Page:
Judge to Dodgers fans: No more letters
WILMINGTON, Delaware |
WILMINGTON, Delaware (Reuters) - The judge overseeing the Los Angeles Dodgers bankruptcy has a message for fans of the team: save the trash talk for the ballpark.
Judge Kevin Gross of Delaware's bankruptcy court on Friday ordered that letters from fans had to be removed from the court's docket, or official documents, before it turned into an extension of sports talk radio.
Only four fan letters found their way to the court's docket, or official list of documents, but Gross ordered them removed, while noting the "court respects their passion."
Greg MacDonald from Ontario, California, kicked things off with his June 29 letter that set the tone for what followed with an opening description of team owner Frank McCourt as a "life-long snake-oil salesman."
The letters shared a general hatred of McCourt and his handling of the team, which is mired in last place in the National League West division.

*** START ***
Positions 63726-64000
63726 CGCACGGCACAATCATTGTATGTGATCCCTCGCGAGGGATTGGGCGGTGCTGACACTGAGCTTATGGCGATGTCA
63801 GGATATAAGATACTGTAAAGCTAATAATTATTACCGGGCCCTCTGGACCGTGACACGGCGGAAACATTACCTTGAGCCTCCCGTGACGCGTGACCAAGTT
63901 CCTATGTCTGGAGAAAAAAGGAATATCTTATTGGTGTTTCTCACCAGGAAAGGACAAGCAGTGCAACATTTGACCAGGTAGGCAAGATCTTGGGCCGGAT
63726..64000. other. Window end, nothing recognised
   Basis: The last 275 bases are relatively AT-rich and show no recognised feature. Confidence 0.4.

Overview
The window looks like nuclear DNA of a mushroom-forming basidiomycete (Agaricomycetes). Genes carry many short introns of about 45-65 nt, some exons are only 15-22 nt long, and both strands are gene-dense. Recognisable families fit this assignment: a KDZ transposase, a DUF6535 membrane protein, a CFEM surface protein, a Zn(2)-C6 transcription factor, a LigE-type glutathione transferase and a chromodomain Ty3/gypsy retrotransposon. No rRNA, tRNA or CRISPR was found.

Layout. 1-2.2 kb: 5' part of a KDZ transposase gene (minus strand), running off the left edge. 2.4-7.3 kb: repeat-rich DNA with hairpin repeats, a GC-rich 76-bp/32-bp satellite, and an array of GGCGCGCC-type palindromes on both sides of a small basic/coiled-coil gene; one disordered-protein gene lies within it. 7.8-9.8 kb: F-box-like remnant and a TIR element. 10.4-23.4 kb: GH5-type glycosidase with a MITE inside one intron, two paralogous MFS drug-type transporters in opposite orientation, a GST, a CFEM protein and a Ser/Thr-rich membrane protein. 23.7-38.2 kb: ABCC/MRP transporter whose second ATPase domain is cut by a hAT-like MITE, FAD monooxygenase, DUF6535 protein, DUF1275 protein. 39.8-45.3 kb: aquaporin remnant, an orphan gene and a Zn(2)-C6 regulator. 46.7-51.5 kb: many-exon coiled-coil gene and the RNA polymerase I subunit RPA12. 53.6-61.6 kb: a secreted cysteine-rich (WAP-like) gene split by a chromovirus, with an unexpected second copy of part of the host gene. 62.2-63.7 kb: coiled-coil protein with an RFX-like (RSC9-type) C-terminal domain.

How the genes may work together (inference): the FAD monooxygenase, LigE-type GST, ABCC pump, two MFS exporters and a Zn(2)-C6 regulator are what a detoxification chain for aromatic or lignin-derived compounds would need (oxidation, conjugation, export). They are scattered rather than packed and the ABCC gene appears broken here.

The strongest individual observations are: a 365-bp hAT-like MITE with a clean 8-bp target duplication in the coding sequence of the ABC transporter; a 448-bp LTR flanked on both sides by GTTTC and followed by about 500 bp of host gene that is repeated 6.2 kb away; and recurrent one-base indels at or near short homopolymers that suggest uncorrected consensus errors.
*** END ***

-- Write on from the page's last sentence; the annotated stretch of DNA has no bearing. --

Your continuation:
One letter said 8,000 fans have joined a boycott of the team's games.
Michael Evans of Artesia, California, was a little more even-handed than others, pinning some of the team's problems on Major League Baseball, which approved McCourt's purchase of the team in 2004.
Evans told Reuters he wrote out of his love of the Dodgers, and that the letter prompted his 15 minutes of fame -- an interview on local television.
The vast of majority of bankrupt auto parts makers, retailers and manufacturers never inspire a letter beyond the odd missive from a small investor or retiree.
The Fort Worth court that handled the Texas Rangers bankruptcy said it received about a dozen fan letters, which were not put on the docket.
The Chicago Cubs bankruptcy prompted one docketed letter. Former Cub Shawon Dunston scribbled a handwritten note to object to the team's bankruptcy sale, at least until he received promised college scholarship money.
Dunston later withdrew his objection, and the sale proceeded.
The case is In re: Los Angeles Dodgers LLC, U.S. Bankruptcy Court, District of Delaware, No. 11-12010.
(Reporting by Tom Hals, editing by Matthew Lewis)
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